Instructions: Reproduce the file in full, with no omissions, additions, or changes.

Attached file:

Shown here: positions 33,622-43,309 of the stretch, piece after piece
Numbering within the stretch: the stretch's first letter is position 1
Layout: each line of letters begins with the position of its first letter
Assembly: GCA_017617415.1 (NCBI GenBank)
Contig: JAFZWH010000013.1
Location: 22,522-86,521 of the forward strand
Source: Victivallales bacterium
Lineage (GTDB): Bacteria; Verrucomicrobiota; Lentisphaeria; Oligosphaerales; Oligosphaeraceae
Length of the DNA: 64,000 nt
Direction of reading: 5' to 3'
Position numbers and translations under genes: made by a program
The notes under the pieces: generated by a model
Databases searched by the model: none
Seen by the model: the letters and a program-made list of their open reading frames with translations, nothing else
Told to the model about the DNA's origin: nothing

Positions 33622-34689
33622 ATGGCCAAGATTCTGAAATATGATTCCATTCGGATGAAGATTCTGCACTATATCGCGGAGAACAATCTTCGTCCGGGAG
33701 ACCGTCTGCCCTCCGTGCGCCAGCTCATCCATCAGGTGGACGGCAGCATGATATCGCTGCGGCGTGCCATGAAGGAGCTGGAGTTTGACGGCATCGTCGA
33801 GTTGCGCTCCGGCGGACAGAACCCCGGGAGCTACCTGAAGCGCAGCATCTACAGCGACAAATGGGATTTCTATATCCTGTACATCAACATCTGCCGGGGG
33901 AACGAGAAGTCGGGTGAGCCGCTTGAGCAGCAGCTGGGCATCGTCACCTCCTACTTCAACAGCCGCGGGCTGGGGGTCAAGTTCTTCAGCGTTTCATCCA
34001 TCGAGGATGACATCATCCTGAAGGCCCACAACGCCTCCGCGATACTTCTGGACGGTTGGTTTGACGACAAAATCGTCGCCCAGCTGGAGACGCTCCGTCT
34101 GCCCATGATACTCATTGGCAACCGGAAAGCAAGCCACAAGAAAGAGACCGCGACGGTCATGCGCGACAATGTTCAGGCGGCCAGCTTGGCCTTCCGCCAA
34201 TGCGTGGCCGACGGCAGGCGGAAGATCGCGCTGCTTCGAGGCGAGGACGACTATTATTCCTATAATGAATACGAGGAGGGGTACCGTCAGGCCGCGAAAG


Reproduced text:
Shown here: positions 33,622-43,309 of the stretch, piece after piece
Numbering within the stretch: the stretch's first letter is position 1
Layout: each line of letters begins with the position of its first letter
Assembly: GCA_017617415.1 (NCBI GenBank)
Contig: JAFZWH010000013.1
Location: 22,522-86,521 of the forward strand
Source: Victivallales bacterium
Lineage (GTDB): Bacteria; Verrucomicrobiota; Lentisphaeria; Oligosphaerales; Oligosphaeraceae
Length of the DNA: 64,000 nt
Direction of reading: 5' to 3'
Position numbers and translations under genes: made by a program
The notes under the pieces: generated by a model
Databases searched by the model: none
Seen by the model: the letters and a program-made list of their open reading frames with translations, nothing else
Told to the model about the DNA's origin: nothing

Positions 33622-34689
33622 ATGGCCAAGATTCTGAAATATGATTCCATTCGGATGAAGATTCTGCACTATATCGCGGAGAACAATCTTCGTCCGGGAG
33701 ACCGTCTGCCCTCCGTGCGCCAGCTCATCCATCAGGTGGACGGCAGCATGATATCGCTGCGGCGTGCCATGAAGGAGCTGGAGTTTGACGGCATCGTCGA
33801 GTTGCGCTCCGGCGGACAGAACCCCGGGAGCTACCTGAAGCGCAGCATCTACAGCGACAAATGGGATTTCTATATCCTGTACATCAACATCTGCCGGGGG
33901 AACGAGAAGTCGGGTGAGCCGCTTGAGCAGCAGCTGGGCATCGTCACCTCCTACTTCAACAGCCGCGGGCTGGGGGTCAAGTTCTTCAGCGTTTCATCCA
34001 TCGAGGATGACATCATCCTGAAGGCCCACAACGCCTCCGCGATACTTCTGGACGGTTGGTTTGACGACAAAATCGTCGCCCAGCTGGAGACGCTCCGTCT
34101 GCCCATGATACTCATTGGCAACCGGAAAGCAAGCCACAAGAAAGAGACCGCGACGGTCATGCGCGACAATGTTCAGGCGGCCAGCTTGGCCTTCCGCCAA
34201 TGCGTGGCCGACGGCAGGCGGAAGATCGCGCTGCTTCGAGGCGAGGACGACTATTATTCCTATAATGAATACGAGGAGGGGTACCGTCAGGCCGCGAAAG